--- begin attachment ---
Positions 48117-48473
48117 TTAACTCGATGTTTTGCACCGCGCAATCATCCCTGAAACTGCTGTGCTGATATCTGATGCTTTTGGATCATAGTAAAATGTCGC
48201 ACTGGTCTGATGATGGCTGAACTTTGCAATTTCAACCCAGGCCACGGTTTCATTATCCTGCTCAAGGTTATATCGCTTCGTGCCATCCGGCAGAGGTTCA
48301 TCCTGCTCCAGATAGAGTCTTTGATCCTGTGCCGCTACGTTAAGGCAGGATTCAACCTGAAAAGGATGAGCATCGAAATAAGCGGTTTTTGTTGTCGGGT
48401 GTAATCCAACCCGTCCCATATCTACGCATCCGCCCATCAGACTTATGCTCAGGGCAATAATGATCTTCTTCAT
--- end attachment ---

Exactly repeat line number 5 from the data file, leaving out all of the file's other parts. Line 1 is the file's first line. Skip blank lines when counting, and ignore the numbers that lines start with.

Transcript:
48401 GTAATCCAACCCGTCCCATATCTACGCATCCGCCCATCAGACTTATGCTCAGGGCAATAATGATCTTCTTCAT